Da Vinci Code author, Dan Brown, seems to hold the view that the “male hierarchy” has sought for centuries to suppress this notion of a Jesus married to Mary Magdalene in order to eliminate what he calls “the sacred feminine.”
There is one reason and one reason only the Church rejects the idea that Jesus was married and had a child, and it is not because the Church “doesn’t like women” or thinks “sex is dirty.” That reason is because it is not true. “But how do you know? How do you know?”
We know by faith. Faith is not a mere opinion among many, though it may appear so to those who lack it. Faith is something solid. You can stand on it, and when you do you can see farther. The Book of Hebrews states, “Now faith is the substance of things hoped for, the evidence of things not seen.” (Heb 11:1, emphasis added)
Faith is a substance, a thing, and, like love, a mode of knowing. Christians are people who know and love Jesus Christ personally and know that He can be trusted, especially when He promised the Holy Spirit to guide us into all truth (John 16:13) and for Catholics this promise is uniquely fulfilled in the gift of the Magisterium. We believe Jesus when He says this, that the Magisterium (the Pope and the bishops in union with him), is protected by the Holy Spirit from all error in faith and morals.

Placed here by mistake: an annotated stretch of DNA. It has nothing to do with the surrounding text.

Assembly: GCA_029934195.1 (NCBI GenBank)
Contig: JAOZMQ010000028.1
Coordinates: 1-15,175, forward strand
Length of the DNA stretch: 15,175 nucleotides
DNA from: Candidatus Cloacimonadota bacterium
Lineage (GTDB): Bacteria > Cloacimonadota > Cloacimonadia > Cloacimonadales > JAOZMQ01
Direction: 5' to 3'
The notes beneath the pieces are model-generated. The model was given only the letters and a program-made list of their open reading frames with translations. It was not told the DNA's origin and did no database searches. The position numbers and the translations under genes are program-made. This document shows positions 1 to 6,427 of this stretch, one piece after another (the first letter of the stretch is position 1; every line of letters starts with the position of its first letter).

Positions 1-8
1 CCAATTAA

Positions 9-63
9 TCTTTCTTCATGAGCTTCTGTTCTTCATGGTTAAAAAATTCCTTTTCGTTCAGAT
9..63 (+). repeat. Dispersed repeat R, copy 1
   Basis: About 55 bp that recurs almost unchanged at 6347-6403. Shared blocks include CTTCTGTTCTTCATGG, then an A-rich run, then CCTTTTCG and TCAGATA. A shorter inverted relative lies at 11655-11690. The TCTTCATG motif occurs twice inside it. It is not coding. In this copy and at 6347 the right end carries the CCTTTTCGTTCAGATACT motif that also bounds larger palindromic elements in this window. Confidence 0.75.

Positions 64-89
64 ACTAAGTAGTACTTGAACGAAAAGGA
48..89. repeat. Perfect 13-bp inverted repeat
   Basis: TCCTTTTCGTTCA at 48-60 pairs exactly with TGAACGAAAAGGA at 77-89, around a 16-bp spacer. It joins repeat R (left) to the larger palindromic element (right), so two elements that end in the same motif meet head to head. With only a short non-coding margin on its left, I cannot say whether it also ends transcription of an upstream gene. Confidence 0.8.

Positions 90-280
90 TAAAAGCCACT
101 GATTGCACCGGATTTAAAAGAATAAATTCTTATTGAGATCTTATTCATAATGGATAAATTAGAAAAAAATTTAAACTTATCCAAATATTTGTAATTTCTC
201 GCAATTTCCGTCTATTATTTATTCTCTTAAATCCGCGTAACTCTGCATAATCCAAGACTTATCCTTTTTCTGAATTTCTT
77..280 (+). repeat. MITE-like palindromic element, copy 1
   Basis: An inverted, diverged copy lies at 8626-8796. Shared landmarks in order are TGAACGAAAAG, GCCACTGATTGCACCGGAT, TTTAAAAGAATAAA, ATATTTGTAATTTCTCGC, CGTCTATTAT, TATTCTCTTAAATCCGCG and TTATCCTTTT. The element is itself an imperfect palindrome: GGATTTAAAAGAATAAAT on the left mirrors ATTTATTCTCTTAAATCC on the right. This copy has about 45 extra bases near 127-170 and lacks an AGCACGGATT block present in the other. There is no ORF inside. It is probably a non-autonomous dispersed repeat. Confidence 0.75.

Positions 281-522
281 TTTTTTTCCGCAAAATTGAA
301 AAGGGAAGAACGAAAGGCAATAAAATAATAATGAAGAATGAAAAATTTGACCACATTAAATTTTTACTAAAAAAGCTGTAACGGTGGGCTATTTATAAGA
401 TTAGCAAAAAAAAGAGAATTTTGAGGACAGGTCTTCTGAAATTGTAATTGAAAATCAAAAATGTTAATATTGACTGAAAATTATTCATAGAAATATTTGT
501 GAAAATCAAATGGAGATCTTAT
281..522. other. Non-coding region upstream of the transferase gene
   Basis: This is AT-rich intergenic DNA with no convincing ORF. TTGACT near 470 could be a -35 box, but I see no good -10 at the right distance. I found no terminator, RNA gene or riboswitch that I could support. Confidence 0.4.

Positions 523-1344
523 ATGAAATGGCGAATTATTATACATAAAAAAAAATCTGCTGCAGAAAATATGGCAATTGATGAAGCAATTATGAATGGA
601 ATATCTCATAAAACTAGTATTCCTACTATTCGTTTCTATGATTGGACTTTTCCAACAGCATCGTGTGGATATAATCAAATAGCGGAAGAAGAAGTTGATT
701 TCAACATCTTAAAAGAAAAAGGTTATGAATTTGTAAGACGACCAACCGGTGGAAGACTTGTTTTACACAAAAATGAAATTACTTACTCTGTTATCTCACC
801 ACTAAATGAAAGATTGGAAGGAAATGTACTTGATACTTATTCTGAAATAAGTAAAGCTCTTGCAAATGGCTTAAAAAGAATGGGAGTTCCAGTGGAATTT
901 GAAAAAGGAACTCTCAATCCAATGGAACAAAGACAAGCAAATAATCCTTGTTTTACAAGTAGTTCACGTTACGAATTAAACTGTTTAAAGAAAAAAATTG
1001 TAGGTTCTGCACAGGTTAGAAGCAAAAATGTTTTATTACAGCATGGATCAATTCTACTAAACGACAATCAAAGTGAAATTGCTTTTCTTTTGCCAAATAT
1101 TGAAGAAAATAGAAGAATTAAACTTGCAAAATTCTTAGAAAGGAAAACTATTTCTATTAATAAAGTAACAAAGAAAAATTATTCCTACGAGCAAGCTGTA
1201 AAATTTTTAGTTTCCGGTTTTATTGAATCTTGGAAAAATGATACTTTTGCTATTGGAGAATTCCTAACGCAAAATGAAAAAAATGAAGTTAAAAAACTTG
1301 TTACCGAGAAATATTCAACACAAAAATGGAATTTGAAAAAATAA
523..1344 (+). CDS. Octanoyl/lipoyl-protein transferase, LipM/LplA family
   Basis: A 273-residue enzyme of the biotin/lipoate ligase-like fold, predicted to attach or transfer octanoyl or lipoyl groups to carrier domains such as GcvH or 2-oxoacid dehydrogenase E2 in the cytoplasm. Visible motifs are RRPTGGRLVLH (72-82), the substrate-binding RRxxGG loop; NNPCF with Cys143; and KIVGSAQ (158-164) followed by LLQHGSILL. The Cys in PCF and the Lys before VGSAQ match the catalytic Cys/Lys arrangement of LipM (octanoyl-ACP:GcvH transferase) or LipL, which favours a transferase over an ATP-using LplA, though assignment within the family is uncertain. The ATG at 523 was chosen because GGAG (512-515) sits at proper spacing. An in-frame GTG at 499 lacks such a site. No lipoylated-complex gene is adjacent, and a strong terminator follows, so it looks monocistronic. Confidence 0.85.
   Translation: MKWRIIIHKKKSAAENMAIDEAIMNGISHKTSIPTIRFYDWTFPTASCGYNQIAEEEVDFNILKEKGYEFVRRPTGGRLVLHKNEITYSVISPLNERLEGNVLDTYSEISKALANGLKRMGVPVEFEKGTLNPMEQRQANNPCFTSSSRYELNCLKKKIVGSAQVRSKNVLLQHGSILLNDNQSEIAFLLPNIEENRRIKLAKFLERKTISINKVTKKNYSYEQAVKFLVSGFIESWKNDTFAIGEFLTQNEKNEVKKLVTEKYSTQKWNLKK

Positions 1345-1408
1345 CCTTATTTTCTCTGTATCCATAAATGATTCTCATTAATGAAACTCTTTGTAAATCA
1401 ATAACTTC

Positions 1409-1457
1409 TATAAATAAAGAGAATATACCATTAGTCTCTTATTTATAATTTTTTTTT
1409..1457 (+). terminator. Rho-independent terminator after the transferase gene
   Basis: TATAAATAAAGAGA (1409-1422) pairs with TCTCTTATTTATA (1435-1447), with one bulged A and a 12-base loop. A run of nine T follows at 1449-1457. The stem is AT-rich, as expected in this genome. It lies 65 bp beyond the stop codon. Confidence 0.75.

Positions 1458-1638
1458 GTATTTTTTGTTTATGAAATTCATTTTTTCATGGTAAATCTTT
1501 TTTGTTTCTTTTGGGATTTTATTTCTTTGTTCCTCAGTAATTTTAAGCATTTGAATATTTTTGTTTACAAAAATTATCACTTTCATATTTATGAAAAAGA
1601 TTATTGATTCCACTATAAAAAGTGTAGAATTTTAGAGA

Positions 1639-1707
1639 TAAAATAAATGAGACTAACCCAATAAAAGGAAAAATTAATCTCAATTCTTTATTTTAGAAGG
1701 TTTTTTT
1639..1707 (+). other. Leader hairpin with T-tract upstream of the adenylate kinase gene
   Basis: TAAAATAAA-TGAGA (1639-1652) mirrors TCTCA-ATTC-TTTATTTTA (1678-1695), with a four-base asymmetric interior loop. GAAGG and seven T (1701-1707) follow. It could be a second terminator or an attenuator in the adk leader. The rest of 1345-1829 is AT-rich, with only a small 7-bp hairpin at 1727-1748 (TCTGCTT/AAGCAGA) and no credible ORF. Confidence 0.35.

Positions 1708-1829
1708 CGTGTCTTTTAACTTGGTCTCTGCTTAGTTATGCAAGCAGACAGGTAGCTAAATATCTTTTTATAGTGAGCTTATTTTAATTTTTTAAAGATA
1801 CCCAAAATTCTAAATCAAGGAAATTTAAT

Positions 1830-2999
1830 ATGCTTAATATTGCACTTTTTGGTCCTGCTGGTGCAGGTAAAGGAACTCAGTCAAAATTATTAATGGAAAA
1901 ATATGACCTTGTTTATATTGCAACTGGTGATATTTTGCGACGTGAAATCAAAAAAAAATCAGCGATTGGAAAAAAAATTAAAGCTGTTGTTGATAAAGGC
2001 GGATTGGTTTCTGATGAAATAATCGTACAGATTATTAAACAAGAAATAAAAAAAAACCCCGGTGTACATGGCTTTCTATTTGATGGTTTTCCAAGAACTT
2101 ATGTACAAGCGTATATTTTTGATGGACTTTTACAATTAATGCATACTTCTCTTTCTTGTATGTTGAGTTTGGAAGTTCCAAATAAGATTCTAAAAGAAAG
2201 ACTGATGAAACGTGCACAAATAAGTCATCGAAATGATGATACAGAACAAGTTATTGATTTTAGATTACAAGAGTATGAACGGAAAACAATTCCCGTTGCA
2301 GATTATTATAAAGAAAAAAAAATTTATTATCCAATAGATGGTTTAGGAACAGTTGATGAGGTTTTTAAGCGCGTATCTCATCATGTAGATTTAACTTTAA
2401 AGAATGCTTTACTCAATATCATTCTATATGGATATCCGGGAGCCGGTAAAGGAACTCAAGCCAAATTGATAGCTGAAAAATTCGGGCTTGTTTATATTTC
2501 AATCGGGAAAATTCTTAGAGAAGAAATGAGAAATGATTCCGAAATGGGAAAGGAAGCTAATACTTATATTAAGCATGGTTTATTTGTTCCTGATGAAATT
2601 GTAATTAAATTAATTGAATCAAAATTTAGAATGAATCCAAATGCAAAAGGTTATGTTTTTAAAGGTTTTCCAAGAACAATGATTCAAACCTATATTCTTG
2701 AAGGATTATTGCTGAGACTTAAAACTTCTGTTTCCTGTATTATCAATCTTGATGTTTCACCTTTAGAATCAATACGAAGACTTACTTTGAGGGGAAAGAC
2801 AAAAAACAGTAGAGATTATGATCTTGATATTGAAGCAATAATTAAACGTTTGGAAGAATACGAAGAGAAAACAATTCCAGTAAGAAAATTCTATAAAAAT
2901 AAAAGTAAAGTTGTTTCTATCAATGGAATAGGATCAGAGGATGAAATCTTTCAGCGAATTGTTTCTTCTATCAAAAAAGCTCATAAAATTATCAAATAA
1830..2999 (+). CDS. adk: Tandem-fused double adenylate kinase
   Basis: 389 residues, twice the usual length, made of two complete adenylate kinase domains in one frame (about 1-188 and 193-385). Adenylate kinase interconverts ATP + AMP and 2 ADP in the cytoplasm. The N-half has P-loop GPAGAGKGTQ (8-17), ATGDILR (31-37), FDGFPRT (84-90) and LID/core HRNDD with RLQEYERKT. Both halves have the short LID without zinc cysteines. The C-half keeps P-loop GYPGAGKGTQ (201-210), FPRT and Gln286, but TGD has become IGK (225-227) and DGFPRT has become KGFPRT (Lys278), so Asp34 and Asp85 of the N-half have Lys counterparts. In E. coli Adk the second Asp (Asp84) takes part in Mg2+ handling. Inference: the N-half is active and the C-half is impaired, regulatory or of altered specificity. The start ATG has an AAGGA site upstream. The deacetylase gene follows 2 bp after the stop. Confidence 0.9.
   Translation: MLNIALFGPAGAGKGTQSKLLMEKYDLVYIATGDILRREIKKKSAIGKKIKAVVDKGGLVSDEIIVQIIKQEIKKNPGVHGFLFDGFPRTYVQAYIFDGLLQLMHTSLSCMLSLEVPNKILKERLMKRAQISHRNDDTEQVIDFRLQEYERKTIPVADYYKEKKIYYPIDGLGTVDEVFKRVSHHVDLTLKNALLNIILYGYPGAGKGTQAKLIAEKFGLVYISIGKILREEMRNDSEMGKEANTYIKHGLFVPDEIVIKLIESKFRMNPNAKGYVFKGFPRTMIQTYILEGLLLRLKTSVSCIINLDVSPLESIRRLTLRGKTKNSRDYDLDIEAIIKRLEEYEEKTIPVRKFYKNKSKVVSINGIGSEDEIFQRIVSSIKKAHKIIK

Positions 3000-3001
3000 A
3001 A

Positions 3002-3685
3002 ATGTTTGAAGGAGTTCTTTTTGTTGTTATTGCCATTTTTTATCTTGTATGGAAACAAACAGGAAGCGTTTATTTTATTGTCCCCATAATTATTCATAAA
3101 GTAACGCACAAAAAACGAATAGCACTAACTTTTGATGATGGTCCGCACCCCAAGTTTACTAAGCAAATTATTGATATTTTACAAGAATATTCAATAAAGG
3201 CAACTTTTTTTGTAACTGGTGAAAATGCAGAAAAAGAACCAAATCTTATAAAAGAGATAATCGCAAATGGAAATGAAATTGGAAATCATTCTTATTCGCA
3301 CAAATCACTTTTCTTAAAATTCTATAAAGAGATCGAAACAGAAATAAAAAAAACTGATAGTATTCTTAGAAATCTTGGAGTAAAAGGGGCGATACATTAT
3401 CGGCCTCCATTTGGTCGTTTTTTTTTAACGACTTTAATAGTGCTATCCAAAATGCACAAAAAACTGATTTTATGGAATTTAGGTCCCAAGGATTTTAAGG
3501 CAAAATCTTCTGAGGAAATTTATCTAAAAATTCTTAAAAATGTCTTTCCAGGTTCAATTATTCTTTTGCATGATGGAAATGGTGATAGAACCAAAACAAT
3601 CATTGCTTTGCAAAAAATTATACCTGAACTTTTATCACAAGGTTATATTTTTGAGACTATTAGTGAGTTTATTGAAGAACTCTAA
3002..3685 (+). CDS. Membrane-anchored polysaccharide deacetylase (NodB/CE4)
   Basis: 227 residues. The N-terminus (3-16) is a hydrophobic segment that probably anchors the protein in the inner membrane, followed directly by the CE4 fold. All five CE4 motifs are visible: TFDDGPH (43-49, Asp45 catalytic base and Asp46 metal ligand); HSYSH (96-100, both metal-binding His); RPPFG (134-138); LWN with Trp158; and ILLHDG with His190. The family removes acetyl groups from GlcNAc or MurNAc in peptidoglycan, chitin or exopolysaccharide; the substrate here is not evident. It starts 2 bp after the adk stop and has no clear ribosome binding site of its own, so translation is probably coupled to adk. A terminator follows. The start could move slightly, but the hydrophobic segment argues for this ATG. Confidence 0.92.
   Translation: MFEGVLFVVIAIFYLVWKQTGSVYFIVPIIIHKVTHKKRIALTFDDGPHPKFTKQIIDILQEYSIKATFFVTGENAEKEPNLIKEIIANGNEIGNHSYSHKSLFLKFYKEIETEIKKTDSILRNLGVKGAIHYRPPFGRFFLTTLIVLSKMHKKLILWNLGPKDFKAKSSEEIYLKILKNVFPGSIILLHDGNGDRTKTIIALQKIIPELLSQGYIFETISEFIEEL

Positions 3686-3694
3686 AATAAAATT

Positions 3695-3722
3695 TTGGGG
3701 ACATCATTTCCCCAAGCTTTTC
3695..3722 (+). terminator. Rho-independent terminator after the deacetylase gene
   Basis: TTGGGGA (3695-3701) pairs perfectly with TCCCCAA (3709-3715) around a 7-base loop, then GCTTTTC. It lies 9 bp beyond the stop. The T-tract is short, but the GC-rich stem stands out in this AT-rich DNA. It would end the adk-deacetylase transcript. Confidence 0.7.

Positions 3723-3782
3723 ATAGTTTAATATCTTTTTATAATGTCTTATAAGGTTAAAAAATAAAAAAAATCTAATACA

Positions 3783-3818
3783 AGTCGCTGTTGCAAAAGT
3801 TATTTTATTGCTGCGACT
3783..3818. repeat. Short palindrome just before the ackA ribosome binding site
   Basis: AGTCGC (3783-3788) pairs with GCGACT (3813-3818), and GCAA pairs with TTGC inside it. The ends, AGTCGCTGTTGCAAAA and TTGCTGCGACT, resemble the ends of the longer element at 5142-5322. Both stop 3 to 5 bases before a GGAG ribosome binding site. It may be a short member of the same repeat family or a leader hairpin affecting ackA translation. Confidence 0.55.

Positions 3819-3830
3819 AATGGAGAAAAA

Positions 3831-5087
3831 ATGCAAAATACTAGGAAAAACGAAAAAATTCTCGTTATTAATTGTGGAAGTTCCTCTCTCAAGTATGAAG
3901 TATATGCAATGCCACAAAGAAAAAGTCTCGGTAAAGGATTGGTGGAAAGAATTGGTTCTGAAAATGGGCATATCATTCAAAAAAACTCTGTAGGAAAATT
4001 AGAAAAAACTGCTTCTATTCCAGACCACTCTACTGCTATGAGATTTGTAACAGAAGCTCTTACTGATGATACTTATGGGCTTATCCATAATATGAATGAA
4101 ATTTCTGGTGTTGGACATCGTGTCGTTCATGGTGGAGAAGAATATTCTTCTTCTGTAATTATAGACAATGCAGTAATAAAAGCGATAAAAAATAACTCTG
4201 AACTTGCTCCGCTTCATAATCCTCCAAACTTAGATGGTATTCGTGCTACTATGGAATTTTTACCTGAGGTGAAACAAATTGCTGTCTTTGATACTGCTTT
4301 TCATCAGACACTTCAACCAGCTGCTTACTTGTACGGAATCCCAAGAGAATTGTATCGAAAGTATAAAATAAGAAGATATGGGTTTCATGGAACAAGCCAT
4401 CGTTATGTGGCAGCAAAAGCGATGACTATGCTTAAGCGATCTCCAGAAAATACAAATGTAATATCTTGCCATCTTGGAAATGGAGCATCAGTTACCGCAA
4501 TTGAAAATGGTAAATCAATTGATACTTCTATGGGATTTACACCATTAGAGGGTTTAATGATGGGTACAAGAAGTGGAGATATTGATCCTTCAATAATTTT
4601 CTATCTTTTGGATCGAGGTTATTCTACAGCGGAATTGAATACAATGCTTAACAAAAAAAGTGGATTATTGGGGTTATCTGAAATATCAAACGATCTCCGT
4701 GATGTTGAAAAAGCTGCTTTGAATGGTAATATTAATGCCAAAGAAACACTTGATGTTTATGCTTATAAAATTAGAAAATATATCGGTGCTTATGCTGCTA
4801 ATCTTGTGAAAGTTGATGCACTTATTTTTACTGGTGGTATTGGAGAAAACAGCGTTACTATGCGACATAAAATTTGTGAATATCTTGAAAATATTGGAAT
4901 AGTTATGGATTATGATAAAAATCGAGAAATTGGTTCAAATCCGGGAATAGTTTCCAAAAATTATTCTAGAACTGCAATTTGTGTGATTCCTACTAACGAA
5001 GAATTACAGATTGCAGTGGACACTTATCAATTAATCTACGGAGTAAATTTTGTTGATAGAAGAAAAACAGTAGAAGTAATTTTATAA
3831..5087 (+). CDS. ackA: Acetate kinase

Faith is also a gift. If we lack it we can—and should— ask for it. If we have it we can—and should—ask for more. Faith is how, as Catholics, we know.
In keeping with this, another item The Da Vinci Code brings to mind is the problem of conspiracy theories. C. S. Lewis described involvement in the occult as a kind of spiritual lust, creating an extremely unhealthy—indeed diabolical —addiction. I think the same can be said of conspiracy theories, wasting time with mildly entertaining speculation about goings-on “behind the scenes.” This, too, represents a kind of morose delectation like pornography or gossip which takes us nowhere good and leaves us worse off than when we started. I wish there were a way I could convince all Catholics to simply dismiss all conspiracy theories out of hand like so many impure or uncharitable thoughts as part of a spiritual discipline. We Catholics have better, more important things to do.
Conspiracy theories may be titillating but they are just too pat, too neat, and life is too haphazard and messy to support them in reality—thank God. We have enough real problems to deal with from which conspiracy theories distract us. The Da Vinci Code is bound to inspire many of them.
Faith has the power to deliver us from nonsense. Here again, we recall then-Cardinal Ratzinger’s homily of April 18, 2005 at the Mass for the Election of a Roman Pontiff where he cited the Letter of St. Paul to the Ephesians:“Let us, then, be children no longer, tossed here and there, carried about by every wind of doctrine that originates in human trickery and skill in proposing error. Rather, let us profess the truth in love and grow to the full maturity of Christ the head.” (Eph 14:14-15)
-- John Mallon is Contributing Editor to Inside the Vatican.